The President of Nigeria Muhammadu Buhari, in an interview on December 24 at the BBC, said that his country “technically” won the war against the extremists of Boko Haram, but specified that the threat of suicide attacks is still persistent. To reassure the population, the Nigerian leader also announced that Islamists now are not able to arrange “conventional attacks against civilians and communication centers in the north of the country”.
Just four days after, the reassurances of Buharihave been discredited by a series of attacks that produced at least one hundred victims right in the northeast, where militias affiliated to the Islamic State (IS) struck Maiduguri and Magdali.
Note, that the attacks came on the eve of December 31, the deadline to eradicate the jihadists set by Nigerian president, who last March had been elected thanks to a program focused on the fight against the Islamists.
On the other hand, it is undeniable that the new course of Buhari, contrary to what happened during the presidency of his predecessor, Goodluck Jonathan, has achieved significant results in the fight against Boko Haram, succeeding in regaining different parts of the territory controlled by the jihadist and reducing raids on many towns and villages.
Since when, last May 29, Buhari took office as President, the MNJTF (‘combined’ multinational formation, comprising units, mostly military, from Benin, Cameroon, Chad, Niger and Nigeria), has recorded several successes in the fight against Boko Haram.
In various operations, the MNJTF killed several prominent members of the jihadi group and helped to stop partially the media coordination between Boko Haram and the Islamic State, to which the Nigerian organization swore allegiance last March in a public message posted online.
In the months immediately following, Boko Haram had been recorded a significant strengthening of its capacity for communication, thanks to elaborate techniques used by Daesh.
In recent weeks, however, the video of Boko Haram have become less frequent, while the actual number of successful attacks by the group in December 2015 does not coincide with those announced by the IS, in the daily war bulletin carried by jihadist radio al-Bayan, which broadcasts from the Islamic State’s stronghold of Mosul.
Another success is the fact that, for the first time in many years, Maiduguri, the main town in the northeast of Nigeria, is no longer at risk of large-scale attacks.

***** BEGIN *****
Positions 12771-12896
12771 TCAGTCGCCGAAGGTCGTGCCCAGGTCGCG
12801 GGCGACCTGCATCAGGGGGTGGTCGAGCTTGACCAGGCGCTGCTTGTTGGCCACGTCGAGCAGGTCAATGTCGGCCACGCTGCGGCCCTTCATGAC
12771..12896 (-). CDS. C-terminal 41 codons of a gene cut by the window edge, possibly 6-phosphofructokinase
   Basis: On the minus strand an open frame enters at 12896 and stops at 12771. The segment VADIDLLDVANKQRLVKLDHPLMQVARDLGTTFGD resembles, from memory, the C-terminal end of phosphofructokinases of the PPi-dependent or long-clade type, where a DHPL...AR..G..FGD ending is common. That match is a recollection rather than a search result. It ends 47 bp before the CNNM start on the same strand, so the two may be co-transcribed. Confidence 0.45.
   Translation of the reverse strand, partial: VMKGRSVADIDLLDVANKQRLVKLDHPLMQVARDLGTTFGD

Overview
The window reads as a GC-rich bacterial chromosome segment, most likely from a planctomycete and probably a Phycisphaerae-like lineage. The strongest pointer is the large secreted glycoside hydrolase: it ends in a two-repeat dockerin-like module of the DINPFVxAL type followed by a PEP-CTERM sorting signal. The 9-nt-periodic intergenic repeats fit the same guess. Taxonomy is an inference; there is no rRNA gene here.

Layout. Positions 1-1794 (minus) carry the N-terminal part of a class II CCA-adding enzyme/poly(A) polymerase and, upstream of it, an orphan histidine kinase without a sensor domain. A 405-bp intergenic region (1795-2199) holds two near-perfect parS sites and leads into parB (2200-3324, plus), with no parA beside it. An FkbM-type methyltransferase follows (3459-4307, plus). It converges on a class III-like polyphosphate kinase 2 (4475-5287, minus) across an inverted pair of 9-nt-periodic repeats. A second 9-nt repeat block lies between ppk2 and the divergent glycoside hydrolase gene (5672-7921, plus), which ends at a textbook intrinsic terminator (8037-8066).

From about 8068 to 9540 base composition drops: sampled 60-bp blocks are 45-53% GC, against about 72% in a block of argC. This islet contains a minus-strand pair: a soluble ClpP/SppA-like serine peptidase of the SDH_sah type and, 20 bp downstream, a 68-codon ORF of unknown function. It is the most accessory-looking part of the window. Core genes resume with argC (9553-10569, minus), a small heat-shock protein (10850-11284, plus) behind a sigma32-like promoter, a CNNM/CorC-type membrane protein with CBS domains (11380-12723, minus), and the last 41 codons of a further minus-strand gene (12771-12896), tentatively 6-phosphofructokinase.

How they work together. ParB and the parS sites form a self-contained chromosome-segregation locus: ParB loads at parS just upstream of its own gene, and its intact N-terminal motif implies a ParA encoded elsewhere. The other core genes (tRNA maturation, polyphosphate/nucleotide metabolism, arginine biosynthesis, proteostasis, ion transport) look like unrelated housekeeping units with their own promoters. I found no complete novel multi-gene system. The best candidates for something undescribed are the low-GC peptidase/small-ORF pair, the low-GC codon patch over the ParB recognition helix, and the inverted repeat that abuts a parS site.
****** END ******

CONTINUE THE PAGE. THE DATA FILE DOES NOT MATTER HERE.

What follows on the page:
Nevertheless, the attacks of December28, shows that there are still serious and ongoing threats to the safety of the city, especially in the peripheral areas. Moreover, the latent threat to its territorial integrity with a possible acquisition of the IS, as happened in 2014 in Mosul, has been greatly reduced.
The massive MNJTF’smilitary action has not yet etched in an effective manner on the offensive potential of the group, that has revised its operating strategy more on the attacks that the conquest of parts of the territory.
In this way, the terrorists have increased kamikazeactions hitting also in neighboring Niger, Cameroon and Chad. In addition, the Islamists can count on a large number of young women suicide bombers, some of which could have voted herself voluntarily to martyrdom, but we canconsidered that the majority have been forced to sacrifice herself for the cause of the Caliphate.
The African Islamic State’scell has undoubtedly demonstrated exceptional tactical versatility by moving the center of the offensive from the struggle on the ground to terrorism, making the Islamist organization even more difficult to defeat and increasingly bloody. This is also confirmed by the recent report of the Australian think tank ‘Institute for Economics and Peace’, under which the Nigerian militant group is the world’s bloodiest terrorist organization.
To highlight, the first African jihadist group to implement this approach were the Somali al-Shabaab militants, which after suffering heavy defeats by AMISOM and lost control of much of the southern territories. Therefore, al-Shabaab have intensified their terrorist activity launching bloody attacks, such as those Westgate Mall in Nairobi and Garissa North-Eastern University, in addition to keep hitting vulnerable targets in Mogadishu.
The current phase of difficulties facing Boko Haram is producing a situation in many ways similar, and that jeopardizes the security of all countries in the region. Not to mention, that have turned into a wilaya of the Islamic State could lead the organization to a further and progressive internationalization of its operations, prompting it to step up attacks and kidnappings towards objectives and Western citizens.
The jihadist group can still adopt new tactics and strategies, as well as a plan to come back stronger than before and the Nigerian security forces must be able to anticipate his moves.
Therefore, despite the effectiveness of the strategy of counter insurgency implemented by Buhari, the challenge is long term and Boko Haram is still far from being defeated.